Magic: The Gathering's Jumpstart 2022 set includes a theme to embiggen the smallest man

Image for Magic: The Gathering's Jumpstart 2022 set includes a theme to embiggen the smallest man
(Image credit: Wizards of the Coast)

Jumpstart was introduced to Magic: The Gathering in 2020 as a way of putting new decks together fast. You get two packs of 20 cards, almost always monocolor, each with a theme. That theme might be a particular creature type like Cats or Goblins, or a concept like Smashing, Tree-Hugging, or Well-Read. You shuffle two packs together to give yourself a lean deck of 40 cards—Smashing Cats or Well-Read Goblins—and you're off. It's a faster way to assemble a new deck than playing draft or building one from scratch, handy for sit-down events.

The original Jumpstart set was mostly reprints, with a handful of new cards. Some of Magic's recent expansions have been available in Jumpstart boosters as well, in addition to all the other flavors of booster packs you can buy these days, so I got to play Dominaria United and The Brothers' War at local Jumpstart events, which was a convenient way of trying out the new hotness.

Jumpstart 2022 will be a set like the original Jumpstart, which means it's mostly reprints though you're guaranteed to get one new card in every pack. You're also guaranteed one card with variant anime art, and some of the artists have been showing off their contributions already, like Balan, Wandering Knight and Spectral Sailor, who has gone from a bearded pirate to a girl in a sailor fuku uniform. Good for her.

There will be 46 themes in Jumpstart 2022, some with multiple variant versions so two booster packs with the same theme won't necessarily have all the same cards. Themes revealed so far include Detective, Snow, Speedy, Primates, and Multi-headed Creatures, which is a varied bunch. We've been given a theme to show you ahead of release, which is called Gigantic. It's made up of green cards that play to the color's traditional archetype of growth. You start small, survive the slings and arrows of outrageous fortune (usually in the form of decks with faster aggro), and ramp with cards that accelerate mana production to help you play your fatties as soon as possible: the giant apes, dinosaurs, and trees of unusual size that trample whatever's arrayed against them.

Making that win condition even more crushing is a new card appearing in packs with the Gigantic theme: a legendary called Runadi, Behemoth Caller who empowers your most expensive summons. Any creature you cast after Runadi gets a +1/+1 counter for each point of mana over 4 they cost, and on top of that every creature who has three or more +1/+1 counters gets haste. Gigantic reprints several creatures that hit that 5+ cost, like Colossal Dreadmaw, Havenwood Wurm, Mammoth Spider, Woodborn Behemoth, and Engulfing Slagwurm. That last one is a beast, a 7-mana 7/7 that destroys any creature it blocks or that blocks it, and gives you life equal to the destroyed creature's toughness. Yikes.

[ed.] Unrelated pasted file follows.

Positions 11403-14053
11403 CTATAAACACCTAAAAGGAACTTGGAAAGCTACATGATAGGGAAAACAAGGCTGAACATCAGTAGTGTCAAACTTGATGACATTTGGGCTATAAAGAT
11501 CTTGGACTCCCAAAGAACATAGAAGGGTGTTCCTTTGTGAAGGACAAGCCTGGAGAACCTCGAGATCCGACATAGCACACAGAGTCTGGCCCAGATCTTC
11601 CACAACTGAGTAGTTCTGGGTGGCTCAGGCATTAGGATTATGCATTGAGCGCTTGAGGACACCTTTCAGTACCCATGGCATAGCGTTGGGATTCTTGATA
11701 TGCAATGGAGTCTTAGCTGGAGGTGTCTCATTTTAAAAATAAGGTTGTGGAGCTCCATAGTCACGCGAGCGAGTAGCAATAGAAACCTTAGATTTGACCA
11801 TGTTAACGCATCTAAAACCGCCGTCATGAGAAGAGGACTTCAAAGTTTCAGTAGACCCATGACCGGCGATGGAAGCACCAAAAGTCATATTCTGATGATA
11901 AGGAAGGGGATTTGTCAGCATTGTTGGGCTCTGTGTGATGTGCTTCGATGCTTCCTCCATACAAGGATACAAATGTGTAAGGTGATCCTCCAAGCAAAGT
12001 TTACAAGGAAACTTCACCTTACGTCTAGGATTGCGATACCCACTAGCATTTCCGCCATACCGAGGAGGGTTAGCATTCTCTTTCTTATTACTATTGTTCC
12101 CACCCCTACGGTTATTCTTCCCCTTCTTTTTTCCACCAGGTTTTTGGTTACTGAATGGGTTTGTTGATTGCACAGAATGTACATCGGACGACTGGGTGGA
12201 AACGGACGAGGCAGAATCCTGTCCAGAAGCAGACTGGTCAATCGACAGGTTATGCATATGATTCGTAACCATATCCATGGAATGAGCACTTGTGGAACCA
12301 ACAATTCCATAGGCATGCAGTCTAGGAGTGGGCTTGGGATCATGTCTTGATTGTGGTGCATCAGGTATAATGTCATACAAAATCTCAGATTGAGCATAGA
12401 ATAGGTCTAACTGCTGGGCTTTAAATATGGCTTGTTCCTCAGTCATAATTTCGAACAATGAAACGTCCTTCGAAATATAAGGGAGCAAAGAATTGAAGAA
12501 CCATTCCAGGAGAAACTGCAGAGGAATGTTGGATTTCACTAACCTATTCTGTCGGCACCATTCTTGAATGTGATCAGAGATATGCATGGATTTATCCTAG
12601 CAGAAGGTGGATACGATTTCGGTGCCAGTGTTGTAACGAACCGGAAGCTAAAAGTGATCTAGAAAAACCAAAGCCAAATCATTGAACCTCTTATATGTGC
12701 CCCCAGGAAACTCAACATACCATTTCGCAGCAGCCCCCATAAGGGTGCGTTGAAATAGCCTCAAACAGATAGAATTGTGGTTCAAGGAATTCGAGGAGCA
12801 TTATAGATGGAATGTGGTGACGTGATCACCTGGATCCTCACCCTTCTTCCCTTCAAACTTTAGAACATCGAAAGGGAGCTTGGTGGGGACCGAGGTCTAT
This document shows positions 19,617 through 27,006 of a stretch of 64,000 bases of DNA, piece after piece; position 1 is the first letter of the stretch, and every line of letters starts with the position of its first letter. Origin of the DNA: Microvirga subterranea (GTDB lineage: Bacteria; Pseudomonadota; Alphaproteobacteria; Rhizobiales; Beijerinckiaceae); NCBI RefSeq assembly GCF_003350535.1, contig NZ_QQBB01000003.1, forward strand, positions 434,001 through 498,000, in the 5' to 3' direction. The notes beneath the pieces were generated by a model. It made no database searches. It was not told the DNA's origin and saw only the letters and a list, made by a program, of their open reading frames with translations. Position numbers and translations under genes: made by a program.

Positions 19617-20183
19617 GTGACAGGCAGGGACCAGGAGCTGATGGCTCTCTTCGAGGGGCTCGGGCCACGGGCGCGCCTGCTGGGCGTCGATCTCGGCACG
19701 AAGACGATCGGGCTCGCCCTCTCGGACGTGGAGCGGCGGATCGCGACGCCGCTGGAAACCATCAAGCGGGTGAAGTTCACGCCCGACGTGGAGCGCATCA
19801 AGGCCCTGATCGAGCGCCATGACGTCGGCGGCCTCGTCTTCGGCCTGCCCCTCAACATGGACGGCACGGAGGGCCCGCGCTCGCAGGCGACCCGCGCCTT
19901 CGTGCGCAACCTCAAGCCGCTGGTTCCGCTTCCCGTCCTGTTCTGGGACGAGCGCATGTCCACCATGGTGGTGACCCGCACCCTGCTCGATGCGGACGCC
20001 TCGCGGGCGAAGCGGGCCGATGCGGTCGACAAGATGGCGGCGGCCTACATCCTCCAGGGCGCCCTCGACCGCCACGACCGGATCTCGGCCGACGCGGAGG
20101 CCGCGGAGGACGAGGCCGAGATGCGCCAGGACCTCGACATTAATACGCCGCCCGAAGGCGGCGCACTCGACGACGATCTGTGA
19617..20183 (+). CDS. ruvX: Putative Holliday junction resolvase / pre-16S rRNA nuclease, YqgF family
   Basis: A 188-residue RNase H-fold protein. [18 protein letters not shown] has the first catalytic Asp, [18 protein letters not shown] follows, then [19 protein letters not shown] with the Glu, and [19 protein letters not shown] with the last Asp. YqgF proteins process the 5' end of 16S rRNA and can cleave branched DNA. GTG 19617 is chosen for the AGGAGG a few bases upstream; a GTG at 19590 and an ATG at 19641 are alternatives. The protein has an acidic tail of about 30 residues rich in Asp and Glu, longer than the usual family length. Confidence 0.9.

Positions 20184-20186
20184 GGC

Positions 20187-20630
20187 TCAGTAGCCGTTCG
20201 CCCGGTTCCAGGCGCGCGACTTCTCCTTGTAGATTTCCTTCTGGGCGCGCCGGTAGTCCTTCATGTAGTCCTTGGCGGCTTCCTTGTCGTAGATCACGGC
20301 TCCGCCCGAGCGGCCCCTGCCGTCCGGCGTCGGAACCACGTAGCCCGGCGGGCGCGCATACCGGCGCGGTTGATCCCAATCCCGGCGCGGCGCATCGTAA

To help you accelerate your mana production to get to the point where you can play those game-winners, Gigantic reprints Overgrowth, which enchants a land so it provides 2 additional green mana, and Paradise Druid, who can be tapped for one mana, though she loses her hexproof tag when tapped. 

One of the other monocolor green themes from Jumpstart 2022 has had a new card revealed thanks to being given away at pre-release promo events, and that's the Primates card Kibo, Uktabi Prince. He's notable for a couple of reasons. There's his ridiculous ability that gives both players a "Banana", which is an artifact that can be sacrificed to give you 2 life and either 1 green or 1 red mana. There's the fact that whenever he attacks you can chuck an opponent's artifact straight into their graveyard—like that Banana you handed them last turn—and doing so lets you put a +1/+1 counter on every Ape or Monkey you control. 

Apes together strong.

Aside from the wonderfully ridiculous Banana mechanic, I'm partial to Kibo, Uktabi Prince because he continues a running gag that goes back to 1997, when the Uktabi Orangutan card came out. Players joked that the two monkeys it depicted sure looked like they were having sex, and Wizards of the Coast ran with that joke with Uktabi Kong from 2004's Unhinged, which featured the same two monkeys, one of them now pregnant. Is Kibo, Uktabi Prince the child of those two questionably drawn monkeys? I'm convinced he is. If you've been waiting 18 years to find out how that monkey baby turned out, now you know.

Jumpstart 2022 packs go on sale from December 2.

Jody Macgregor
Weekend/AU Editor

Jody's first computer was a Commodore 64, so he remembers having to use a code wheel to play Pool of Radiance. A former music journalist who interviewed everyone from Giorgio Moroder to Trent Reznor, Jody also co-hosted Australia's first radio show about videogames, Zed Games. He's written for Rock Paper Shotgun, The Big Issue, GamesRadar, Zam, Glixel, Five Out of Ten Magazine, and, whose cheques with the bunny logo made for fun conversations at the bank. Jody's first article for PC Gamer was about the audio of Alien Isolation, published in 2015, and since then he's written about why Silent Hill belongs on PC, why Recettear: An Item Shop's Tale is the best fantasy shopkeeper tycoon game, and how weird Lost Ark can get. Jody edited PC Gamer Indie from 2017 to 2018, and he eventually lived up to his promise to play every Warhammer videogame.